Postoperative transient hypoparathyroidism was observed. Routine treatment with calcium (3 g daily orally) and 1 alpha-hydroxyvitamin D3 (2 μg daily orally) was administered. The patient was discharged home on the 9th postoperative day on levothyroxine (100 μg daily orally). A histopathological examination did not reveal any signs of malignancy, and so the lesion was diagnosed as an adenomatous goiter.

3. Discussion

In this case, the substernal goiter extended into both sides of the thorax, and both the left and the right parts of the goiter extended deep enough to reach the bifurcation of the trachea and spread widely in the mediastinum. It is very rare to encounter such a large substernal goiter. Surgery was performed via a transcervical and full sternotomy approach without additional incision such as thoracotomy. The goiter had widely adhered to the major blood vessels and had abundant blood flow. Removal of the goiter from the surrounding tissues took a long time and resulted in bleeding in large amounts from the goiter itself and the surrounding tissues, but postoperative complications, such as RLN palsy or injury to major blood vessels, were avoided. We considered that a transcervical and full sternotomy approach was a necessary procedure for this case.

Substernal goiters are found in 5.1–15.7% of patients who undergo thyroid surgery [1, 2, 59]. Various definitions of substernal goiter have been reported, for example, goiters in which >50% of the lesion is located in the thorax [3, 4], those in which any part of the lesion extends below the thoracic inlet [1, 2, 5] and those that extend ≥3 cm below the sternal notch or extend below the fourth thoracic vertebra [10, 11]. Estimates of the frequency of substernal goiters vary because of the differences in these definitions. Substernal goiters exhibit a 1.6 times higher frequency in females than in males, and the mean age at diagnosis is reported to be in the 6th decade of life [2, 3]. The vast majority of substernal goiters (85–90%) are located in the anterior mediastinum, with the remainder (10–15%) located in the posterior mediastinum [2, 12]. Lin et al. reported that substernal goiters displaying unilateral extension were more common than those demonstrating bilateral extension [1]. In the current case, the substernal goiter extended into both sides of the thorax. It extended further to the right side than to the left side, possibly because of the anatomical location of the aortic arch. When substernal goiters expand into the inferior mediastinum, less resistance is encountered during extension to the right side of the trachea owing to the relatively loose areolar tissue found in this region. A mediastinal goiter location is most frequently the result of the natural descent of a goiter from a primary cervical site facilitated by negative intrathoracic pressure, gravity, and a large potential mediastinal space [13].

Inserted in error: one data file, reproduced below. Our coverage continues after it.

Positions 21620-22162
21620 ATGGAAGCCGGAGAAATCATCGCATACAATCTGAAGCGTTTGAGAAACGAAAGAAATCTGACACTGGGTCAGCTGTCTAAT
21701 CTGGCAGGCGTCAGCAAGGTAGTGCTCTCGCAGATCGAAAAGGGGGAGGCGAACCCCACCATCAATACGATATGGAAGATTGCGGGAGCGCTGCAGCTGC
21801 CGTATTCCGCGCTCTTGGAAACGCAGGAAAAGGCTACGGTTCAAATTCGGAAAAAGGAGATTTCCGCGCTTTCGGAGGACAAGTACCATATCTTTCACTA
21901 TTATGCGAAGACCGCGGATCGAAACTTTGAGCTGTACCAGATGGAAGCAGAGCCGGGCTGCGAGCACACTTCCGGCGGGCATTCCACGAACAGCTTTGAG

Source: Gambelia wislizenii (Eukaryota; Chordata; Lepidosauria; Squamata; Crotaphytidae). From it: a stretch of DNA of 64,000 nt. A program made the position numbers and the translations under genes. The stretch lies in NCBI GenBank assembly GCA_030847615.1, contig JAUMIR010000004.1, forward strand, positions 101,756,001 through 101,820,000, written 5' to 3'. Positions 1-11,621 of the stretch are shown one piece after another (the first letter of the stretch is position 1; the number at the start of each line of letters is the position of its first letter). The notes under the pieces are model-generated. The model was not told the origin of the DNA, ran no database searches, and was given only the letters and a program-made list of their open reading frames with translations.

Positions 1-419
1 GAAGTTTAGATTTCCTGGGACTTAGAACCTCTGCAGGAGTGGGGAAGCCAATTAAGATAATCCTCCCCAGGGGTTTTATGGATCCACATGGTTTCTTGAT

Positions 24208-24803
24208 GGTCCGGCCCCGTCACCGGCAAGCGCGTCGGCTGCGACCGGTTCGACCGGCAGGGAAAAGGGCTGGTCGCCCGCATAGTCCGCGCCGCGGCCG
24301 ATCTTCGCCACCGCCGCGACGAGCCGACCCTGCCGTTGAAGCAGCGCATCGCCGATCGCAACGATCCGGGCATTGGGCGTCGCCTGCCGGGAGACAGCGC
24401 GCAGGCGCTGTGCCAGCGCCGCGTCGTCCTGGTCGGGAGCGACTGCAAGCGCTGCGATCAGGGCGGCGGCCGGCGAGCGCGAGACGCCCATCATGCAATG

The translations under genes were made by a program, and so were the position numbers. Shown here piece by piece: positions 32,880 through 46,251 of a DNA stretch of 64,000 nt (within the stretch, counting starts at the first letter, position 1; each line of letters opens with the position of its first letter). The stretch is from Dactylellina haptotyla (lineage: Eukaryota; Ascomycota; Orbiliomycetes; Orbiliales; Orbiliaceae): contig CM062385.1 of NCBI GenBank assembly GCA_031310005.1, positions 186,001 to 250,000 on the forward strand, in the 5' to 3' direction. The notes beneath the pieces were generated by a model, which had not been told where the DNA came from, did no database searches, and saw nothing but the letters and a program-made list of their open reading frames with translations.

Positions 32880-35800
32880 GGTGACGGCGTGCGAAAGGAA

In many cases, the substernal goiter grows slowly, so it remains asymptomatic for many years. Approximately 20–40% of substernal goiters are discovered as an incidental finding on a radiographic examination, such as a chest X-ray. The most common symptoms are related to compression of the airway or esophagus and include dyspnea, choking, an inability to sleep comfortably, dysphagia, and hoarseness [2]. These compressive symptoms are usually indications for surgery. In addition, radiological signs of compression, such as tracheal deviation, are also indications for surgery. In some patients, the correlations between symptoms and the presence/absence of tracheal deviation, the size of the goiter, or the extent of substernal extension as assessed by CT are poor [14]. In our case, the patient did not have any symptoms in spite of severe airway constriction being discovered on CT. Thus, the possibility of airway occlusion should be considered, even if no such findings are noted on radiographic examinations.

CT is very useful for evaluating substernal goiters. Several evaluation systems have been reported [5, 12]. Huins et al. proposed a new 3-grade classification system for substernal goiters based on a systematic review of the complications and management of the condition. Substernal goiters that extend from the aortic arch to the pericardium cannot be approached via a cervical incision alone without risk. Mercante et al. reported a CT-based classification of substernal goiters, which considers the following 3 spatial dimensions: the craniocaudal (sagittal), anteroposterior (axial), and laterolateral (coronal) planes. Statistical analysis confirmed that an extracervical approach represents a major risk in cases of grade 2 or 3 substernal goiters, i.e., those located below the convexity of the aortic arch and, in cases of type C substernal goiters, i.e., those found in a retrotracheal position.